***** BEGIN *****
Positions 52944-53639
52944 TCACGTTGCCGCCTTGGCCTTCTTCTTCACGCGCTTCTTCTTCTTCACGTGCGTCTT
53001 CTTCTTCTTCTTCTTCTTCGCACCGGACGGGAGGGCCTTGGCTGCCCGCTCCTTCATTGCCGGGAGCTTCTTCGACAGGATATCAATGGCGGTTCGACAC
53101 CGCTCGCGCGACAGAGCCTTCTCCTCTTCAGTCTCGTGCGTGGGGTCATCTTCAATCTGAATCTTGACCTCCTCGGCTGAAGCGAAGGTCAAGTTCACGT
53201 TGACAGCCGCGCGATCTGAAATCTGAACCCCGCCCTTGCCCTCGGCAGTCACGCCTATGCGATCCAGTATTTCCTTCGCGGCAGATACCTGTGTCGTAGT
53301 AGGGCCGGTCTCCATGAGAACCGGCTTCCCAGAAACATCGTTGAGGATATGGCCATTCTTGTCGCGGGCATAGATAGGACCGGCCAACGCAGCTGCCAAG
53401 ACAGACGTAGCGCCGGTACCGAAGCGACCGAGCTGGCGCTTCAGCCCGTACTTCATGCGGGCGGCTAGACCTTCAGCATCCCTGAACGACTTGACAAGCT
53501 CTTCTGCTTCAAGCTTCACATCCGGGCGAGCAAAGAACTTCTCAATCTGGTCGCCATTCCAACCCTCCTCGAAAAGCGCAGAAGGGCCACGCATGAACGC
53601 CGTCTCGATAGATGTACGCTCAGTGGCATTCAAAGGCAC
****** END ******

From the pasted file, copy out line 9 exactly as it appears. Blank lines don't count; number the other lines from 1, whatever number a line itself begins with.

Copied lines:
53601 CGTCTCGATAGATGTACGCTCAGTGGCATTCAAAGGCAC